Friday, August 9, 2013

My Barefoot Horse: A Hoof Post At Last!

August 2013: Doesn't look like much, but these hoof shavings took a lot of work to produce!

Wow!  It has been forever since I wrote a hoof trimming post.  This was not so much due to a lack of trimming as it was a lack of photos.  I continued to maintain Harley's feet while I was expecting our daughter.  Thankfully, this was not as arduous a task as one might expect.  My arms remained reliably strong throughout my pregnancy.  They were perhaps the only part of me that did not transform in some shape or form from day one to the birth day.  Trimming was actually a welcomed activity, especially as my list of activities decreased as the weeks progressed.  It wasn't easy, but it was doable and I believe "relatively" safe under the given circumstances (me trimming Harley).  How did I make the feat (hehe) of trimming my horse while pregnant possible?  Here were my strategies:

  1. Only trim a sane, reliable horse who knows me very well and respects my space and boundaries: check.  Harley was as solid as they get.  He can get fidgety, but he was saintly quiet for all of my "expectant" hoof trims.  Did he know?  
  2. Do not let Harley's feet get away from me.  I was very careful to almost never allow a scheduled trim pass.  I religiously trimmed his feet every three weeks and kept up with the bars diligently.
  3. Only trim a pair of feet on each visit.  This cut my work in half, but required two days of trimming.  Since I couldn't ride my horse in the end, I did not mind the extra time we spent together working on his feet.  In fact, I quite enjoyed it.  I kept the work spaced so that I had a week between front and hind foot trims.  I usually keep this schedule during the summer months anyway, because it is just too darn hot and buggy to trim all four!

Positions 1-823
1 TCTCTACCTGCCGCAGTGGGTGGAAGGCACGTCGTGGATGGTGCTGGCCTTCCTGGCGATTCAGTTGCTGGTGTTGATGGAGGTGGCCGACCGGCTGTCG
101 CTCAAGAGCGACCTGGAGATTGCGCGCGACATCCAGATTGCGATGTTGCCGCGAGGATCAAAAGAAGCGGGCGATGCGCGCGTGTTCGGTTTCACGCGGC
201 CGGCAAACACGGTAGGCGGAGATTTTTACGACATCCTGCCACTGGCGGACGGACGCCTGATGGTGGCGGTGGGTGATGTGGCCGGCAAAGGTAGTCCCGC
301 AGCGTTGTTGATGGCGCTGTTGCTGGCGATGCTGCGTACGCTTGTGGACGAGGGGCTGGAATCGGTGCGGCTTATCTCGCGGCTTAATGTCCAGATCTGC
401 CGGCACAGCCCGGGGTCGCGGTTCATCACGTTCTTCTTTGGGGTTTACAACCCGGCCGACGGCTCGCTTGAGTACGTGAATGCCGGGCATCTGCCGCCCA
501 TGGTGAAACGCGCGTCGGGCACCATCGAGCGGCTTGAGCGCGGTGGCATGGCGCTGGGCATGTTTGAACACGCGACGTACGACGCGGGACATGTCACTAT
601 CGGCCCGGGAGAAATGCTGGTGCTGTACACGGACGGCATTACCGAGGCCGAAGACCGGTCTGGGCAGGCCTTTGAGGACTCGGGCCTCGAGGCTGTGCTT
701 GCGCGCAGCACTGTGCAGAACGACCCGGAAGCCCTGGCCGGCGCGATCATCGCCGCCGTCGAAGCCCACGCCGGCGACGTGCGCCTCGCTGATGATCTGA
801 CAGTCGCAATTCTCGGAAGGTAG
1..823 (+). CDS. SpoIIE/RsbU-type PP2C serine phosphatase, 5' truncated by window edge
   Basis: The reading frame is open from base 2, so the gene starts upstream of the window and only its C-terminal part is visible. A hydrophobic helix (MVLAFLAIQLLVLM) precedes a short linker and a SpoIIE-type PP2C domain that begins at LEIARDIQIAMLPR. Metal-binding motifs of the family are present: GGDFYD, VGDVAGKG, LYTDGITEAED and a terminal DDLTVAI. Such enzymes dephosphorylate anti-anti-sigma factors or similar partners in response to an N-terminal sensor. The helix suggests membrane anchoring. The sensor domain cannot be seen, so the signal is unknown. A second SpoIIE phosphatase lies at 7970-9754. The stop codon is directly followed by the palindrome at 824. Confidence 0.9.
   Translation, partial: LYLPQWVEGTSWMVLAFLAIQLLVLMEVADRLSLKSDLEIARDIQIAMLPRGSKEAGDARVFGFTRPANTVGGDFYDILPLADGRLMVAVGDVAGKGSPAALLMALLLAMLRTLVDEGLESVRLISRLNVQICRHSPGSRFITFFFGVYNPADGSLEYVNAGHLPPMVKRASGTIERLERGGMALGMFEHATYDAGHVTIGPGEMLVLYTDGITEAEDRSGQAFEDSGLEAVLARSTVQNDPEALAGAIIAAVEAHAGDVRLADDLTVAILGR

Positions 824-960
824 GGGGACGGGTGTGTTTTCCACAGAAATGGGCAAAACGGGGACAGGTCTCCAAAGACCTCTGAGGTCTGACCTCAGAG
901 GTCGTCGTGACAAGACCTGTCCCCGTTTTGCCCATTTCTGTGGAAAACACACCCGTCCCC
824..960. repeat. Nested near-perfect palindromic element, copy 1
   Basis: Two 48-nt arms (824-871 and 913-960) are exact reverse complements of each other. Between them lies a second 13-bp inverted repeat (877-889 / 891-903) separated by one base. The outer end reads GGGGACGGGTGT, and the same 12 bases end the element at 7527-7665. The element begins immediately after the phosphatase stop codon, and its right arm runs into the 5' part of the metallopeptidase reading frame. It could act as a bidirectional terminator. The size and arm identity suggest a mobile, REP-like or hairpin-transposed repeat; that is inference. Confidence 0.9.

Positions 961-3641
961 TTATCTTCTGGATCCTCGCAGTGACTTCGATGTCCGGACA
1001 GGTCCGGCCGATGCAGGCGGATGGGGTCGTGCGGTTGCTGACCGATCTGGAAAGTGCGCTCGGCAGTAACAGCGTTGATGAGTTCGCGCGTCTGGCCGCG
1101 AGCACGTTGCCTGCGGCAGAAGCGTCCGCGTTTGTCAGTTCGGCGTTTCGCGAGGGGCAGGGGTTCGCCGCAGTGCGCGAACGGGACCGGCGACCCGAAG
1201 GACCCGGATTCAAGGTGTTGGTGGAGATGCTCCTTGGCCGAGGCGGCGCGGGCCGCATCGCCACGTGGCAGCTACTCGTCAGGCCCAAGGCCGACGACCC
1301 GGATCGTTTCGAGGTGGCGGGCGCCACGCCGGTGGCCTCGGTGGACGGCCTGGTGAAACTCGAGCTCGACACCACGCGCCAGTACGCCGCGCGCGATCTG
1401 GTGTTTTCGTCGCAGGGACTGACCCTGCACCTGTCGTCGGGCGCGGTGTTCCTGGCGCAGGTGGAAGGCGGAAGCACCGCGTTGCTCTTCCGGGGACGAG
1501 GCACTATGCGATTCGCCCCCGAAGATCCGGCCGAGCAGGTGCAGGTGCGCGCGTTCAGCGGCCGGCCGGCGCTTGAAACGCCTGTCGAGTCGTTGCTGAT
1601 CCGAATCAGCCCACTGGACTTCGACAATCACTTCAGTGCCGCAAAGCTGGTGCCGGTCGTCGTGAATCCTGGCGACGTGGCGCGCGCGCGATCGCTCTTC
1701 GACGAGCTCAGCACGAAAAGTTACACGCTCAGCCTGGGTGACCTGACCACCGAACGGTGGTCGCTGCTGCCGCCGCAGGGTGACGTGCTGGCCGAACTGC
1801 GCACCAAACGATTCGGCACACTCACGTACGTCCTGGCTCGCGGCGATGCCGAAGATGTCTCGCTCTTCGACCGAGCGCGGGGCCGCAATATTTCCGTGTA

4.  Use the hoof stand.  Enough said.
  5. Use very new, sharp rasps...
  6. And use two rasps!  I had a standard (14"), super sharp rasp for taking down excess hoof wall quickly.  I used my usual shorter (12") Ladies' rasp for the bevel.
  7. Have a back-up plan if I am unable to continue trimming my horse.  I did not make any phone calls, but I am sure that the farrier or trimmer who frequents our barn would have helped me out in a pinch.  It was not my first choice to let someone else trim my horse, because I did not want to worry about a new person affecting my horse's feet (especially with all those worrisome hormones reeking havoc on my sentiments).
  8. Be willing to let his feet grow longer than normal "at the end".
With a little bit of luck, this strategy worked out pretty well.  When our little one arrived early, I was in between front and hind trims, so Harley's hind feet went about six weeks without a trim and his front's only went four or five.  That is not bad at all, especially considering that many shod horses are purposely trimmed at five to six weeks.

There was also an unforeseen benefit to not riding or working my horse for the last two months of my pregnancy: his hoof growth slowed down.  I was really surprised, but he did not have any flaring from excess growth and barely any mechanical separation.  I was shocked about the last part.  I thought for sure that I would have to do some damage control, but, honestly, he was no worse for the wear.  What a relief, because I had plenty to worry about during those first weeks with our daughter.  Not having to worry about the state of my beloved horse's feet was much appreciated.

Unfortunately, I did not have time to take photos of his feet when I trimmed them in June.  They looked surprisingly good, just long.  I wanted very badly to document them, but I was in whirlwind mode and nothing was stopping me long enough to snap photos.  Plus the bugs were killer that day and Harley was not a happy camper.  By July, I sort of got my photography act together.

July 2013 before his trim: This was the second trim since baby.

July 2013: Self-trimming going on here at four to five weeks (heat wave delayed our trim).  Wowsers.

July 2013: Solar view of left hind.  I tried, but I did not have the patience for nice solar shots.  This was the only one that was not totally blurry and unrecognizable.  This is about four weeks of growth; our trim was pushed back a week due to the insane heat wave.

July 2013: Post-trim hinds

July 2013: Harley looking cute, but also wanting for grass (he is not smiling in this picture).  He was not amused by photo ops on this day, because he was already feeling the effects of baby infringing on his grazing time.

August 2013:  Now we're talking!